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The Pros and Cons of Spinal Fusion Surgery

Question: What are the drawbacks of having a fusion after decompression to treat spinal stenosis? Will I still be able to bend properly or will there be problems in doing so?
—Lebanon, PA

Answer: While there are some drawbacks to having a fusion, let's first address the advantages. A decompression surgery relieves nerve pain by making more space around the spinal cord and nerve roots. However, decompression can often lead to instability at the affected level. ("Level" is the word doctors sometimes use to refer to individual vertebra.) Sometimes when enough bone is removed to decompress the nerves, the discs and facet joints can no longer maintain proper stability. When this happens, the spine moves in abnormal ways.

By fusing the level, there is less concern that the patient will need surgery again at that level. If the discs and/or facets are pain generators, as is often the case, a fusion will ensure that motion at the level is stopped, potentially eliminating the low back pain.

A second advantage of fusion is that it reduces post-decompressive deformity. Some patients develop post-laminectomy kyphosis, which is an abnormal alignment of the spine. This too can often lead to additional surgery. Similarly, a fusion can correct any deformity the patient had before surgery and ensure that the normal alignment of the spine is restored. This may reduce wear and tear (and need for future surgery) on the neighboring levels.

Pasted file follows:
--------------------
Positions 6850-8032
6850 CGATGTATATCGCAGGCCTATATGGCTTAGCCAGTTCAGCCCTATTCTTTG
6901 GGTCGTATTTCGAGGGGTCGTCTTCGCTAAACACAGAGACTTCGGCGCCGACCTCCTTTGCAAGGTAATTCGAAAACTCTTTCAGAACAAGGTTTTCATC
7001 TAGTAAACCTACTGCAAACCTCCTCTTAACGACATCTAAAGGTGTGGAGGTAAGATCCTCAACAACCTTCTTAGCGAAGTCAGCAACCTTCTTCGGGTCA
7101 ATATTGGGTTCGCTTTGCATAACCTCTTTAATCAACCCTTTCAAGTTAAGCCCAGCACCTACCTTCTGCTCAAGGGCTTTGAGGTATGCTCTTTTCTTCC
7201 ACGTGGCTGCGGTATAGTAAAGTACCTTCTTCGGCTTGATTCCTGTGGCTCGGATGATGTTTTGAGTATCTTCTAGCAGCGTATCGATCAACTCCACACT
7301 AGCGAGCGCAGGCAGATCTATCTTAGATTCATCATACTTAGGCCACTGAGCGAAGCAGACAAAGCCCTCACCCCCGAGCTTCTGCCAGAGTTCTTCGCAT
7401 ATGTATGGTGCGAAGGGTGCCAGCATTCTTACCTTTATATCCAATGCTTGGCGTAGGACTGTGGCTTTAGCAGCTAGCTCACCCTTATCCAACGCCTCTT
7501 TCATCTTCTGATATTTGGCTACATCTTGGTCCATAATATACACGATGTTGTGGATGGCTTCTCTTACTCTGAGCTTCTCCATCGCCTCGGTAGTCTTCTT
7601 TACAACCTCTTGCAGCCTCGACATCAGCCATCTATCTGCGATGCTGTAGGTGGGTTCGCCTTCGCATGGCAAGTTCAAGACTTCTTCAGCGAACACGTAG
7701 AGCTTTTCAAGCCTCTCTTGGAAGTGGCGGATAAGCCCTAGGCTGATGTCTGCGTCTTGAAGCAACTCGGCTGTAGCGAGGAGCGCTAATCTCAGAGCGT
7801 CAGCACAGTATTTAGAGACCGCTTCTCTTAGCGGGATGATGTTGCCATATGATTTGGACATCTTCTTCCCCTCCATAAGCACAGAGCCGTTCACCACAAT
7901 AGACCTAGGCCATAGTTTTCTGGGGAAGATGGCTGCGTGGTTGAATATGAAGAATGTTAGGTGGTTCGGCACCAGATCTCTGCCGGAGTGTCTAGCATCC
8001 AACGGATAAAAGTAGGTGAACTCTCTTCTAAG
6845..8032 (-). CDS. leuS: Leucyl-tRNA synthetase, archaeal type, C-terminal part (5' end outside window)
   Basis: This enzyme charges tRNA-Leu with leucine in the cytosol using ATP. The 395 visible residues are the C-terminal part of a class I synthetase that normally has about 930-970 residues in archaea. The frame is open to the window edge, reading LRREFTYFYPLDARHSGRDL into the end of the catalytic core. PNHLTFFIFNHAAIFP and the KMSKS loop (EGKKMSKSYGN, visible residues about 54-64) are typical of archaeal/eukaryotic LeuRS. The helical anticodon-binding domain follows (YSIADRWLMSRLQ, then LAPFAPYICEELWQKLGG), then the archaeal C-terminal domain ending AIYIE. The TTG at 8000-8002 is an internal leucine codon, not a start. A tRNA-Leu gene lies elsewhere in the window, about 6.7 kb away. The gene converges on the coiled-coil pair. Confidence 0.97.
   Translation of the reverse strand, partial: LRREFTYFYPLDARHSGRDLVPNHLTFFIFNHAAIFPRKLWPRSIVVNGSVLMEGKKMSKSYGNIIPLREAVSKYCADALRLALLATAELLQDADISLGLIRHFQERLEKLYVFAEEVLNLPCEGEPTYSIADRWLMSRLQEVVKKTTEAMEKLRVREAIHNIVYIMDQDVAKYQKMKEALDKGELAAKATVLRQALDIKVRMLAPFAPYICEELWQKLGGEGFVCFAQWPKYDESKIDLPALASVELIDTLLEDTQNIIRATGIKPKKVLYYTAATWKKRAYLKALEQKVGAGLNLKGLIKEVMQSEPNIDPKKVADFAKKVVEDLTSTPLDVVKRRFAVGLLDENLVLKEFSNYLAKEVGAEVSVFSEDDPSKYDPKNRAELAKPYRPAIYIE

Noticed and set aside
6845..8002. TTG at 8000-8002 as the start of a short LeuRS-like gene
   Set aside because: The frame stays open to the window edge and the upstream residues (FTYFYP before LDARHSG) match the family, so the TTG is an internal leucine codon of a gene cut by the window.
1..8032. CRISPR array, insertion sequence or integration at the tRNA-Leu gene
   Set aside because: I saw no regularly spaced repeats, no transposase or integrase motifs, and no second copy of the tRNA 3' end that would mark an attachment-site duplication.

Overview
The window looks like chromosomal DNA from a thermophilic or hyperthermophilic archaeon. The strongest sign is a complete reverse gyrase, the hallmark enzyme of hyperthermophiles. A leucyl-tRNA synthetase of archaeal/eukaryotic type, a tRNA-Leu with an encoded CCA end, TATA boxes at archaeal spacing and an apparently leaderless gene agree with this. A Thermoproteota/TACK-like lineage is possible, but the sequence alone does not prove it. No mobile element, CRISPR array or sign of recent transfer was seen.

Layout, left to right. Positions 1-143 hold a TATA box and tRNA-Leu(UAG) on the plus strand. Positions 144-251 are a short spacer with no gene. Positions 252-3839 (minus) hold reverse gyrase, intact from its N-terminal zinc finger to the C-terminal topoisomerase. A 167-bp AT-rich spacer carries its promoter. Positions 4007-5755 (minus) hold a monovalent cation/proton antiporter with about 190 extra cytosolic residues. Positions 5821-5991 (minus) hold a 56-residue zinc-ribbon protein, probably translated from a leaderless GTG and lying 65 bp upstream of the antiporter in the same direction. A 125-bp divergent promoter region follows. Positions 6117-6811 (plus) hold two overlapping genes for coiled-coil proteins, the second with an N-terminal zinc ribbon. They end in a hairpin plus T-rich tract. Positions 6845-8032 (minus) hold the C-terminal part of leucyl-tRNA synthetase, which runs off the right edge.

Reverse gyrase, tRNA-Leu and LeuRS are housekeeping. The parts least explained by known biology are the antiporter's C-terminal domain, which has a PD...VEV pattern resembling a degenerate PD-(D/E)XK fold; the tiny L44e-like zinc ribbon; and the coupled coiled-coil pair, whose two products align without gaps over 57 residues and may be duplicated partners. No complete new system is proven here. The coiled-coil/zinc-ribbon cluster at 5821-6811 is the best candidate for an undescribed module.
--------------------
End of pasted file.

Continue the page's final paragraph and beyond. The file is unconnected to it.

On the other hand, there are some potential disadvantages. A fusion involves extensive bone work, which can lead to more back pain and longer recovery. The lateral facet joints and transverse processes (specific parts of your vertebra, both located on the sides of each vertebra) are typically exposed during a fusion. This necessitates more muscle dissection.

Bone graft or bone substitutes are also placed in the spine to help your bones gradually fuse together, but inflammation can result and potentially lead to more scarring (arachnoiditis) and subsequent pain.

Most fusions involve placing rods and screws that aim to stabilize the spine until the bony fusion grows solid. There is a slight risk of this hardware causing nerve irritation and perhaps new or residual leg pain/weakness.

Finally, a fused segment ("segment" refers to two vertebrae and the disc in between them) may cause more stress on the level above and below the fusion. This is called adjacent segment disease and is a source of debate among spine surgeons. It seems reasonable that a rigid segment next to a mobile segment will cause additional stresses at the mobile segment, potentially causing degeneration. However, many theorize that the neighboring levels may wear out regardless, since degenerative spine disease is a chronic condition that typically encompasses many levels.

Your question about mobility is a common one. It is rare for a patient to notice much limitation with a one- or two-level fusion. Often patients who had back pain along with their stenosis have increased mobility when those painful segments are immobilized. Patients with fusion at many levels or even a complete thoraco-lumbo-sacral fusion (as often is performed for severe scoliosis) can still lead relatively normal lives.

Most bending over the trunk occurs at the hips, and even a multi-level fusion still affords a lot of mobility. But rotation is typically more restricted. However, many patients with one- or two-level fusions can still play sports (like golf, for example) once they are healed.